Event Date: April 21, 2023
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Balakumar Balachandran Department Chair, Minta Martin Professor, Distinguished University Professor, Faculty Member, Applied Mathematics and Scientific Computation University of Maryland

Seminar: Friday, April 21. 2023—10:30 AM, ME 2054

Q&A Immediately following at 11:30 AM





With the availability of extensive data from simulations and laboratory and field experiments, data-driven dynamics is playing a key role in understanding the behavior of nonlinear systems. To illustrate this role,  different examples are considered. The first example is related to extreme waves, the second example is related to chaotic dynamics, and another one is related to unmanned vehicle systems. Freak waves or rogue waves are waves that can appear out of nowhere in oceans as well as other systems. These waves are characterized by extreme wave amplitudes and high-energy concentrations. As a representative case, time histories recorded for the Draupner wave and other extreme wave events are considered. Based on this information and the use of the Inverse Scattering Transform, it is illustrated as to how the imminence of extreme wave formation can be picked up from the data. Furthermore, a forecasting approach relying on a combination of the essence of common wave models, rapid oscillations, and a slowly changing spectrum will be presented. In another example, time histories obtained from simulations of different prototype nonlinear systems (e.g., Lorenz’63, Lorenz’96, and Kuramoto-Sivashinsky systems) and experiments with harmonically forced systems are considered. It is shown as to how this data can be used with a neural machine to forecast chaotic dynamics. Work conducted with unmanned air vehicles  will be briefly addressed. Some thoughts on future directions will be presented to close the talk.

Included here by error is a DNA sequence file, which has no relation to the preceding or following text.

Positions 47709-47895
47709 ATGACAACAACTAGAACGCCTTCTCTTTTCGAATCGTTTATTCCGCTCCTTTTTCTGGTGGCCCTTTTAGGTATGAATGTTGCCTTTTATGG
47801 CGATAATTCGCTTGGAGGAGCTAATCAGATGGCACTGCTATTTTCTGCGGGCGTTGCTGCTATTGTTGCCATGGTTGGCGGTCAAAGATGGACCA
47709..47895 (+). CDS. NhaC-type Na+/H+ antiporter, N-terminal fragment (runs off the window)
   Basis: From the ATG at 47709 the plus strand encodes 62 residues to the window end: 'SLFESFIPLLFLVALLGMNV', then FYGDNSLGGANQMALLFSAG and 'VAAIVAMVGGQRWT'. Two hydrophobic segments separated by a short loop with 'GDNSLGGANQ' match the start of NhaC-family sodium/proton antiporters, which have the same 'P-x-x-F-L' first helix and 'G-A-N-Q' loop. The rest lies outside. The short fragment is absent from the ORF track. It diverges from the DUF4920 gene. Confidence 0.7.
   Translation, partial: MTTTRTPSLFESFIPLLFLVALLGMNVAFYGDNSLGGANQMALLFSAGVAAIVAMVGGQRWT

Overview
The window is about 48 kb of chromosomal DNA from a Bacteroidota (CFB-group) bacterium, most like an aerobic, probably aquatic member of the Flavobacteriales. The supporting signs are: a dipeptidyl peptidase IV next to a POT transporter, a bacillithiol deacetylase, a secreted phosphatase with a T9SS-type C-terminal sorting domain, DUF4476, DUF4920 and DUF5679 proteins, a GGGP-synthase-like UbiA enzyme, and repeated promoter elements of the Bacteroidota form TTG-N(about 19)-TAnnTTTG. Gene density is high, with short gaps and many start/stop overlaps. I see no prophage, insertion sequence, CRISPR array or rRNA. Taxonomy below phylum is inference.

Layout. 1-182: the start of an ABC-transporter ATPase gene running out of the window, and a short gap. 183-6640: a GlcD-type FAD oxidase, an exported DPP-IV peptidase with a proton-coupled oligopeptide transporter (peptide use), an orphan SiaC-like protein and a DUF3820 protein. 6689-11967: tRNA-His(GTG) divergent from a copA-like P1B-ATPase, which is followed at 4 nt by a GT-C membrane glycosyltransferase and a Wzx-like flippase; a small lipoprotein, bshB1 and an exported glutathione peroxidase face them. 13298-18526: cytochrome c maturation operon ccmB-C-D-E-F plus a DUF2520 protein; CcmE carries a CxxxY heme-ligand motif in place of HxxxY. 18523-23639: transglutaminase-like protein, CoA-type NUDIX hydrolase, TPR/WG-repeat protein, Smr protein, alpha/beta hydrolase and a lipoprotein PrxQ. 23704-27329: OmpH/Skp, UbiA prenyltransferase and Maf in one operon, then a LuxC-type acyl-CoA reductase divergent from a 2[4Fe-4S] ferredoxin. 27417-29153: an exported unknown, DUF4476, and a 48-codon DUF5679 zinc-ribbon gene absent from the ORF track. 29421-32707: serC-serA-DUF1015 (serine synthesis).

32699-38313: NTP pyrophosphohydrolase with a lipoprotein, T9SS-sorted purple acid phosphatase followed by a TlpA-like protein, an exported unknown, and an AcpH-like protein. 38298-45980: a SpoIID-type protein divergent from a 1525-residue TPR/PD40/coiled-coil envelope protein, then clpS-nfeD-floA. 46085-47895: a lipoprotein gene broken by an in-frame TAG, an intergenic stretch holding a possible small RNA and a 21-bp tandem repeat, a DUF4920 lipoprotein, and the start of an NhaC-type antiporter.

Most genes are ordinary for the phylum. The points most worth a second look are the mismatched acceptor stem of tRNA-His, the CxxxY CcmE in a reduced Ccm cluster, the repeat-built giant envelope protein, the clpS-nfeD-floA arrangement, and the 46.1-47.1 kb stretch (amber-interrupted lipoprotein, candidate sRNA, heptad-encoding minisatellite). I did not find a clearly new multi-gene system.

Dr. Balachandran received his B. Tech (Naval Architecture) from the Indian Institute of Technology, Madras, India, M.S. (Aerospace Engineering) from Virginia Tech, Blacksburg, VA and Ph.D. (Engineering Mechanics) from Virginia Tech. Currently, he is a Distinguished University Professor and a Minta Martin Professor at the University of Maryland, where he has been since 1993. His research interests include applied physics, applied mechanics, applied mathematics, nonlinear phenomena, dynamics and vibrations, and control. The publications that he has authored/co-authored include a Wiley textbook entitled "Applied Nonlinear Dynamics: Analytical, Computational, and Experimental Methods" (1995, 2004), a Thomson/Cengage textbook (2004, 2009) and a Cambridge University Press textbook (2018) entitled "Vibrations,” and a co-edited Springer book entitled “Delay Differential Equations: Recent Advances and New Directions” (2009). He holds four U.S. patents and one Japan patent, three related to fiber optic sensors and two related to atomic force microscopy. He has served as the Editor of the ASME Journal of Computational and Nonlinear Dynamics, a Contributing Editor of the International Journal of Non-Linear Mechanics, and a Deputy Editor of the AIAA Journal. He is an ASME Fellow, an AIAA Fellow, a Fellow of the Royal Aeronautical Society, an ASA full member, and an IEEE Senior Member. He is a recipient of the ASME Melville Medal, the Den Hartog Award, & the Lyapunov Award, the ASCE Engineering Mechanics Institute Robert Scanlan Medal, and the AIAA Pendray Aerospace Literature Award. He previously served as the Chair of the ASME Applied Mechanics Division. Currently, he is serving as the Chair of the Department of Mechanical Engineering at the University of Maryland, College Park.